Thursday, March 17, 2011

Leptin Fails Again: The Thin Line Between Hope and Hype

Sanofi Aventis CEO Chris Viehbacher is upset that Wall Street places no value on drug industry pipelines. As he put it during a recent media briefing sponsored by the brand name trade association PhRMA, “If you made chocolates and soda, you are going to be a better investment than in R&D today.”

Viehbacher clearly has a point (though we can’t resist pointing out that Viehbacher’s own questions about the value of Genzyme’s pipeline held up the consummation of that deal).

And it is an exaggeration to say there is no value in R&D. When Merck’s vorapaxar stumbled, for instance, it was clear that there was a great deal of value in that particular asset. Of course, when Pfizer announced R&D cuts, the stock went up—suggesting, if anything, a negative value for those assets.

Still, Big Pharma doesn’t really have to care that much about how investors value R&D. Deliver steady earnings growth and life will be fine. (Easier said than done with the looming patent cliff, but still.)

Not so for biotech companies. There, the pipeline is (generally) the only asset. And if investors place no value on R&D, well, no more biotech.

Things aren’t quite at that point yet: A company like Vertex can post annual losses of three quarters of a billion dollars and still command a $9 billion market capitalization, thanks to enthusiasm for the company’s hepatitis C pipeline (and a soupcon of excitement about a cystic fibrosis opportunity as well).

But it’s not like there are a whole lot of billion dollar market caps out there based on nothing but the promise of an early stage pipeline.

We’ve written before about the “original sin” of biotechnology: the seeming necessity of hype—incredibly unrealistic expectations for early stage ideas—to attract capital for the hard (and invariably disappointing) work of converting those ideas into real products.

We’re writing about it again because of yesterday’s news from Amylin, announcing the suspension of Phase II clinical studies of a leptin-based obesity compound. The announcement was terse, but suggested a pretty significant problem with the compound (metreleptin): some kind of neutralizing antibody to leptin.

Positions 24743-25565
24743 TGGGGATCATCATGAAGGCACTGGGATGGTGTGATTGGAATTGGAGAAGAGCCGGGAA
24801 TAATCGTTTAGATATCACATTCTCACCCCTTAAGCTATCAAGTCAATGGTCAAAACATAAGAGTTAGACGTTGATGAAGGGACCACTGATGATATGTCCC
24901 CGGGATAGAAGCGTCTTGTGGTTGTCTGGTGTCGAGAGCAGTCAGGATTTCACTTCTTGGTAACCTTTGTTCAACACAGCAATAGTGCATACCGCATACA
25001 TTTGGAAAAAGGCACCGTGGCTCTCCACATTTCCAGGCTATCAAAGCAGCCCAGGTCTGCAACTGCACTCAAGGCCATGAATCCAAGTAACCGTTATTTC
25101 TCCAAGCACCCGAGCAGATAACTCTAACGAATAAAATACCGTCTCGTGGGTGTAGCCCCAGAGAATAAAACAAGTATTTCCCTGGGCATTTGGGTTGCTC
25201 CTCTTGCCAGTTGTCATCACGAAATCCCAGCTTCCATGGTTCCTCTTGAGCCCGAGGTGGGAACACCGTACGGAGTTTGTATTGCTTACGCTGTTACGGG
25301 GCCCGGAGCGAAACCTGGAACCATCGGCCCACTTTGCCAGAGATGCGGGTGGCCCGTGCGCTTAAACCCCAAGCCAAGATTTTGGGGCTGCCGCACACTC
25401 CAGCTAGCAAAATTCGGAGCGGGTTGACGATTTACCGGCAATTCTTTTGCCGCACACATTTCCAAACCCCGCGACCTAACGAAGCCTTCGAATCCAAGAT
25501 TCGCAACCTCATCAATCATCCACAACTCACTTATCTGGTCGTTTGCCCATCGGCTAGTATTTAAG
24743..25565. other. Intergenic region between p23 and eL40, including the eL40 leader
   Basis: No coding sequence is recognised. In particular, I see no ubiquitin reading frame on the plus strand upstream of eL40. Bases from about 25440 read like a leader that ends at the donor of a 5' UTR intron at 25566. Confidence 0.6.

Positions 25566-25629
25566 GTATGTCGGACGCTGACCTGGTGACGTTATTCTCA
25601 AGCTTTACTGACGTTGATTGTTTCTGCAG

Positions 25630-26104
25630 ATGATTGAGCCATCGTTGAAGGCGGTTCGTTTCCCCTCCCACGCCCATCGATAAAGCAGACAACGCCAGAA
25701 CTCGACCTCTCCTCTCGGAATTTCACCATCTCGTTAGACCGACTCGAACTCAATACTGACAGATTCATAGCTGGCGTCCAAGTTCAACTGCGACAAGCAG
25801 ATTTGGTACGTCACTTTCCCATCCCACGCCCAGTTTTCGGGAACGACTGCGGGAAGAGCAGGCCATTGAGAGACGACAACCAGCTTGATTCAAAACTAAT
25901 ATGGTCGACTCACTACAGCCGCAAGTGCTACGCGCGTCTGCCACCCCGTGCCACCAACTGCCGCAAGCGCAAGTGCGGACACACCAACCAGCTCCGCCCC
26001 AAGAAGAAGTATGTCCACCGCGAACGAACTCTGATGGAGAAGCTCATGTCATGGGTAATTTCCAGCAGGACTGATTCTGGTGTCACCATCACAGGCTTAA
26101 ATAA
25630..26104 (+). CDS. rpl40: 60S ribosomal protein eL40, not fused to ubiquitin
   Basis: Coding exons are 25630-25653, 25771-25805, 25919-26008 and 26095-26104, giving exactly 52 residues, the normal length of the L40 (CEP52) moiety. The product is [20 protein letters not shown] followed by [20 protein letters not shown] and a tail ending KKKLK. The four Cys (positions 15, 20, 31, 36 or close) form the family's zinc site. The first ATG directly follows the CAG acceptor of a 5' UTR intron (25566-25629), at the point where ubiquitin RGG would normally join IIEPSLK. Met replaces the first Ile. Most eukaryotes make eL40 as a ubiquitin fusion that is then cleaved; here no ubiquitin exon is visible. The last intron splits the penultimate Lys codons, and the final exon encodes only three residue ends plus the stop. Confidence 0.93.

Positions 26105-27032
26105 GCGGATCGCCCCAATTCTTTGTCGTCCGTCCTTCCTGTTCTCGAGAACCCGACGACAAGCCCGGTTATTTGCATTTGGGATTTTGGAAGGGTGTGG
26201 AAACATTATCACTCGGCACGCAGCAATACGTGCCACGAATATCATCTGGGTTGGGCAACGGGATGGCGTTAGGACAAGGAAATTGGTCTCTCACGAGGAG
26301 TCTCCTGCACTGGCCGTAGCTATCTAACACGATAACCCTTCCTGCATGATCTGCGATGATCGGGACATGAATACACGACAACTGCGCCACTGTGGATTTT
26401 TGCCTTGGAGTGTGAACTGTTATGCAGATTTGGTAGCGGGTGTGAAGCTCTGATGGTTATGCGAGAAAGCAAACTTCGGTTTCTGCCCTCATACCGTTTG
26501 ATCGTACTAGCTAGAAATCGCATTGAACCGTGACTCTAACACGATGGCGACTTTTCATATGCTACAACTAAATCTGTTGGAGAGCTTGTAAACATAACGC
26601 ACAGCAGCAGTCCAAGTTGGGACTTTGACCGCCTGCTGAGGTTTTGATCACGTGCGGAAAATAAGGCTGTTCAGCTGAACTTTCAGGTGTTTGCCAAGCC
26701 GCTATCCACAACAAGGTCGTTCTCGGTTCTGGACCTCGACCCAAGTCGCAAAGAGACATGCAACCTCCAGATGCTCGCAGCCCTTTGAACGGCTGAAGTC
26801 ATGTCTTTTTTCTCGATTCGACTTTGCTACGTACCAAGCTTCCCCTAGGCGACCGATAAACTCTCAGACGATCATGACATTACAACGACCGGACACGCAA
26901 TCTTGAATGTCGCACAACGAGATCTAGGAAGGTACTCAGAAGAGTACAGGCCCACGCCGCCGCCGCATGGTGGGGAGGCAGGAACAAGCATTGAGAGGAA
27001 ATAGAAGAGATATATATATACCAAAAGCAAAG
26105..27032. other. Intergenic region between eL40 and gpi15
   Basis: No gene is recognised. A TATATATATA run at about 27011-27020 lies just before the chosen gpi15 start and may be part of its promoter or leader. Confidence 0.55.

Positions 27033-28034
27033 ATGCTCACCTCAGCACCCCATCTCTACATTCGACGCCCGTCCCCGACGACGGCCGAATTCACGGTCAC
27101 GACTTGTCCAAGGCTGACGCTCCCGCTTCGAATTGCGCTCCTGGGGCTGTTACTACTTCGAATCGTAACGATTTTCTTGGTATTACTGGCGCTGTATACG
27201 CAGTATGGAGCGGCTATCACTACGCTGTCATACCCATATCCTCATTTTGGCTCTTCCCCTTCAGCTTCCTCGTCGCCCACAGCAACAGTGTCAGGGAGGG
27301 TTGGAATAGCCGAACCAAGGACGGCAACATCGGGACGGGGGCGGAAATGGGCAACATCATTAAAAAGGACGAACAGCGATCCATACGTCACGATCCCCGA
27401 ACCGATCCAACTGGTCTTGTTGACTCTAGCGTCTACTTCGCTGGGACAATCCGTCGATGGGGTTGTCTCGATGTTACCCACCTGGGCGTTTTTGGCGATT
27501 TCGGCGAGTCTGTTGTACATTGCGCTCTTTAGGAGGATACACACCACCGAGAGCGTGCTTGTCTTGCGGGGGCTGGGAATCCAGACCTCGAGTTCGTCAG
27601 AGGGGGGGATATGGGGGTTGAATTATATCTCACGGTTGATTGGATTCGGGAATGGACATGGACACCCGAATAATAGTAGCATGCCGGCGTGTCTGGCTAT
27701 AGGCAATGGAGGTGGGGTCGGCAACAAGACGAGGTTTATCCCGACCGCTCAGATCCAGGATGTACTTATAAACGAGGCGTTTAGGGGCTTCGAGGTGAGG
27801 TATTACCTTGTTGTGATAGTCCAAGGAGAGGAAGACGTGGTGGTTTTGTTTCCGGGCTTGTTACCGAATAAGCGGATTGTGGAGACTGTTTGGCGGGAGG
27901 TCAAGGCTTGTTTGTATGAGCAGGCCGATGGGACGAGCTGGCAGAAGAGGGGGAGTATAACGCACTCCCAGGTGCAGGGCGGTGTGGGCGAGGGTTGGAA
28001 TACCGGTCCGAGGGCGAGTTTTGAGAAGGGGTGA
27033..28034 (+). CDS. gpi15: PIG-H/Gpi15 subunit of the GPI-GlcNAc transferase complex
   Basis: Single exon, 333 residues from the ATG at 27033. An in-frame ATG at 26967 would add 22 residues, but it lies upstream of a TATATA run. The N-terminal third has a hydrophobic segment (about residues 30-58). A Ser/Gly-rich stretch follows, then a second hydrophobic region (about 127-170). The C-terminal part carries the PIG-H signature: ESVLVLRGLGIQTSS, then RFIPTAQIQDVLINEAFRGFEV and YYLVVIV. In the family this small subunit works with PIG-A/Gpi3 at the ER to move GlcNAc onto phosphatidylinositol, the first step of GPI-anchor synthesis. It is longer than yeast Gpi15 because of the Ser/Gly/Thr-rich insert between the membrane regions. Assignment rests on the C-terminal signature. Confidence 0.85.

The announcement caused a stir and a quick drop in Amylin’s share price, but the stock rebounded and actually closed the day up a smidge, once investors remembered that the only thing they really care about is whether Amylin’s once-weekly line extension for the Byetta diabetes line ever makes it to market. This is clearly a case of a pipeline asset with something close to zero value.

Compare that to the value of leptin when the hormone itself was first described. The publication of a paper describing the genetic basis of a role for leptin in regulating weight in 1995 prompted a one day jump in the market cap of Amgen of nearly $600 million, since Amgen held a license to the “ob” gene described in the paper.

At the time, Amgen wasn’t quite the giant that it is today, but it did have two fast-growing blockbuster franchises (Epogen and Neupogen). But that was an era of excitement and, yes, hype—and at least for one day leptin was an incredibly valuable asset. And it wasn’t even in clinical studies!

Leptin died a quiet death at Amgen, also in Phase II, when the company dropped the hormone itself in favor of some “back up compounds” that were never heard from again.

So maybe this is a case where putting no value on an asset makes a lot of sense. After all, Amgen gave up on leptin more than a decade ago.

But for the future of biotech, it would be nice if people got excited by something like leptin again.

image via wikimedia commons

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